by The National Resource Defense Council (NRDC)
The electric sector is the largest industrial (stack) source of toxic air pollution in the United States. In fact, in 2010 coal and oil-fired power plants alone accounted for nearly 44 percent of all reported toxic pollution from industrial sources. Thanks to the U.S. Environmental Protection Agency (EPA), however, toxic pollution from power plants should decline dramatically over the next several years.
The EPA recently finalized the Mercury and Air Toxics Standards (MATS) which requires significant reductions in mercury and air toxic emissions. Compared to 2010 levels, the standard will reduce mercury pollution from 34 tons to 7 tons, a 79% reduction, by p y 2015. Sulfur dioxide pollution will be reduced from 5,140,000 tons in 2010 to 1,900,000 tons in 2015, a 63% reduction. Another dangerous acid gas, hydrochloric acid, will be reduced from 106,000 tons in 2010 to 5,500 tons in 2015, a 95% reduction. With those and other pollution reductions resulting from the standard, as many as 11,000 premature deaths and 130,000 ast a attac s, 5, 00 osp ta s ts, , 00 ea t attac s, a d ,800 cases o c o c b o c t s be a o ded 30,000 asthma attacks, 5,700 hospital visits, 4,700 heart attacks, and 2,800 cases of chronic bronchitis will be avoided in 2016. The public health improvements are also estimated to save $37 billion to $90 billion in health costs, and prevent up to 540,000 missed work or “sick” days each year.Despite the significant benefit to public health, power companies continue to sue to block the pollution reductions, and some some in Congress have repeatedly sought to repeal weaken or delay the standards However as long as Congress in Congress have repeatedly sought to repeal, weaken, or delay the standards. However, as long as Congress and the courts allow the EPA to do its job, the threat from toxic power will decline significantly in the future.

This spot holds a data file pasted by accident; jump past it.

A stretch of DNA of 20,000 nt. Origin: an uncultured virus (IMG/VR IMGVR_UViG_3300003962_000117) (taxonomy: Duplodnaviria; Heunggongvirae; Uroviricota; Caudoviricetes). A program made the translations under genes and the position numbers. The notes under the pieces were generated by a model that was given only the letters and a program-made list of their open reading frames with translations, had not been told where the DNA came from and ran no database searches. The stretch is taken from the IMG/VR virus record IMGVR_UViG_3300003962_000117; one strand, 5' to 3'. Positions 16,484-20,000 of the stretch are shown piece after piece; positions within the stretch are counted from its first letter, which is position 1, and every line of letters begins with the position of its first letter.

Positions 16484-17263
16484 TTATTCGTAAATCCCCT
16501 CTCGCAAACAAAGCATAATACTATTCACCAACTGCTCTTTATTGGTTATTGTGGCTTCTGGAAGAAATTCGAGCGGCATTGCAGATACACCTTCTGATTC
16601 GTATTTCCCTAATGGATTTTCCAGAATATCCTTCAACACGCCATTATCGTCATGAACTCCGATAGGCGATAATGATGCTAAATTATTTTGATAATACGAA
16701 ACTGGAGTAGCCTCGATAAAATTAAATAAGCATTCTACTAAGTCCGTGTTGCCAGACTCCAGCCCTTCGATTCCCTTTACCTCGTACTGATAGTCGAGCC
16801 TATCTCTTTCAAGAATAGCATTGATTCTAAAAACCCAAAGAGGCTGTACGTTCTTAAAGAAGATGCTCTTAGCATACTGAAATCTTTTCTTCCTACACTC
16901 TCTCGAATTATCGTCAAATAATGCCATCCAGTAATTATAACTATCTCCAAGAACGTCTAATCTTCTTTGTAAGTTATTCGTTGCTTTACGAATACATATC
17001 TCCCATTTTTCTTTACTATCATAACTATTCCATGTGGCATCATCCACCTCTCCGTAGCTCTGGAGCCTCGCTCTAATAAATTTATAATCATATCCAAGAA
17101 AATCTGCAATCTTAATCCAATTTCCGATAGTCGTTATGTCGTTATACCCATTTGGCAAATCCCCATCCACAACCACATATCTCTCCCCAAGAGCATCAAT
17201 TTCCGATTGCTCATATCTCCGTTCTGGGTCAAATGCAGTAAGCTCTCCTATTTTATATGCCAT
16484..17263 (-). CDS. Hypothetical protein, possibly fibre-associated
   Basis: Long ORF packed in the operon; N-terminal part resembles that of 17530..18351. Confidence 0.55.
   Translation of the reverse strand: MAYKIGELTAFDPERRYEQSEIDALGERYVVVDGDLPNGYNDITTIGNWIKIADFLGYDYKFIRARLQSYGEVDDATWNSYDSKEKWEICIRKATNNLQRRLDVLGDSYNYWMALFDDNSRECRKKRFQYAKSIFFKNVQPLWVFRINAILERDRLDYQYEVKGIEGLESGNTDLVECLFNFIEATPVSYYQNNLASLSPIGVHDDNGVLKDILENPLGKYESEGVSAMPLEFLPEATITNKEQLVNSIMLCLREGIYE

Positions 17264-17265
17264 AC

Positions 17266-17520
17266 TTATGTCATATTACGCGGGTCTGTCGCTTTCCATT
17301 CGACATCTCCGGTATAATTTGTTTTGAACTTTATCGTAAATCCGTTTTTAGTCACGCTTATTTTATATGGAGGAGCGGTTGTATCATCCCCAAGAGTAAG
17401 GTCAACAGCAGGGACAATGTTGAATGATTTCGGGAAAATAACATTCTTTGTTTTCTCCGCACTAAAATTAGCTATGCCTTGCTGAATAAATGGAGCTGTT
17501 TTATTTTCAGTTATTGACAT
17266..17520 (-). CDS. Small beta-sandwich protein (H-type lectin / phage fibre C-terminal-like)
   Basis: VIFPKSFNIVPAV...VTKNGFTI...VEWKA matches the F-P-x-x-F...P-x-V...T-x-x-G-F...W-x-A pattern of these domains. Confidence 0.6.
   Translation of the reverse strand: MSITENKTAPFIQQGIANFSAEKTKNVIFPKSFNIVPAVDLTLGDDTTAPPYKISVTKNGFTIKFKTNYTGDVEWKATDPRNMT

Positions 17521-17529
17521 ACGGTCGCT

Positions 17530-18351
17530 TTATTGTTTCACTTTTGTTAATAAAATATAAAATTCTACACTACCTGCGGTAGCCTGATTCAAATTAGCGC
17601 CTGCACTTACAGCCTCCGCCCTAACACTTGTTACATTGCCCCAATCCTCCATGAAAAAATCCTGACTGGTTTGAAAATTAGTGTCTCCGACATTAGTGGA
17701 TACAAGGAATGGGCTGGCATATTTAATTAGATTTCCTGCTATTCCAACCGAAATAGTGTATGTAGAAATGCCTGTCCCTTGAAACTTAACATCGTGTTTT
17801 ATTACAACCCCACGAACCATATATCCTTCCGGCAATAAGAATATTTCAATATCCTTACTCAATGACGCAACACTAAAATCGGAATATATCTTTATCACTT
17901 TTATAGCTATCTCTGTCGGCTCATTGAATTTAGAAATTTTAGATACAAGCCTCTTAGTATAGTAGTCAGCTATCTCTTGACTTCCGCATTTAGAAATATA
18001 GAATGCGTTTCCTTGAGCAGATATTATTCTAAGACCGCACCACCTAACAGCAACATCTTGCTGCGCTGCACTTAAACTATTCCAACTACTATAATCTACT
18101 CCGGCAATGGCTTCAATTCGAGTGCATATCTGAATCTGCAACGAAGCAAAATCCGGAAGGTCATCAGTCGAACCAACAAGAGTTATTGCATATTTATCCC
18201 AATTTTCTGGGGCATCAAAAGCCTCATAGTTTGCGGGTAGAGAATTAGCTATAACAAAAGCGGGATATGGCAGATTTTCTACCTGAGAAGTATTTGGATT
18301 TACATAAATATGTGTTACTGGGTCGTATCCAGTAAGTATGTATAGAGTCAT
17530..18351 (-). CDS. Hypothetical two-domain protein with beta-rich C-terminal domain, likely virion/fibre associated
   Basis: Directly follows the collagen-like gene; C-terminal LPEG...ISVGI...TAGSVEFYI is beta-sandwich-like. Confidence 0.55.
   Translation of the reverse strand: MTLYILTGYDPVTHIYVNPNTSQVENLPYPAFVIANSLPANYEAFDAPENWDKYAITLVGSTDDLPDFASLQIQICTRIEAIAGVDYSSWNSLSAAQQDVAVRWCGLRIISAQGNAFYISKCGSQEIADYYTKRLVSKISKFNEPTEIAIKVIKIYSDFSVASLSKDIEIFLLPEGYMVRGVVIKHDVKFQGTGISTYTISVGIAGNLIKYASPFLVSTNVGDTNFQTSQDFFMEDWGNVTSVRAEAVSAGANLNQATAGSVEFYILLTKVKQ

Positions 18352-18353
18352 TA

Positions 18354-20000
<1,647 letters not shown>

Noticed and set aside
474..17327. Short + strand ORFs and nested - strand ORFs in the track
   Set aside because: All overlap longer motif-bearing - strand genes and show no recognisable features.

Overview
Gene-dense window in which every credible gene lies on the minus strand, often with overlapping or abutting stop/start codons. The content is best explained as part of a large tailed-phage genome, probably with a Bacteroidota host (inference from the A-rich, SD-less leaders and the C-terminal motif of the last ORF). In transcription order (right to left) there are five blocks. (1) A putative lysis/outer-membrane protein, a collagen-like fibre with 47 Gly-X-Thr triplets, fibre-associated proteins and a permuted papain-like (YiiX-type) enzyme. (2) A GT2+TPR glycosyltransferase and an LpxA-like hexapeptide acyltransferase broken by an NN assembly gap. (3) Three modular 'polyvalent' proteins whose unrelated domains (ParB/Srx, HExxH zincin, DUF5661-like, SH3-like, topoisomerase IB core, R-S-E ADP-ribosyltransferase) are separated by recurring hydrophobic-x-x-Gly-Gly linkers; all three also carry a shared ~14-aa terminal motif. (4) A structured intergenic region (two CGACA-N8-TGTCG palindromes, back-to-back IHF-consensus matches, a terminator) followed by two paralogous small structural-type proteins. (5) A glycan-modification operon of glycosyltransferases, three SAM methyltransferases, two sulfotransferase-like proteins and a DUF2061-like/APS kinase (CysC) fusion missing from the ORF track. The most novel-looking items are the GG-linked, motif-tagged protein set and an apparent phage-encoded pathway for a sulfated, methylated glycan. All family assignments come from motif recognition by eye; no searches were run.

The Toxic Twenty states are the top states responsible for a disproportionate share of toxic emissions from the U.S. electric sector. In 2010, these Toxic Twenty states accounted for approximately 92% of of electric sector toxic air pollution electric sector toxic air pollution and 72% of electric sector mercury emissions.
For comparison, in 2010, these same states accounted for just 62% of electricity generation , 54% of total U.S. population, and 50% of total U.S. economic output.
Residents of the Toxic Twenty and surrounding states may be exposed to dangerous levels of toxic pollution and could face increased risk of certain health disorders.
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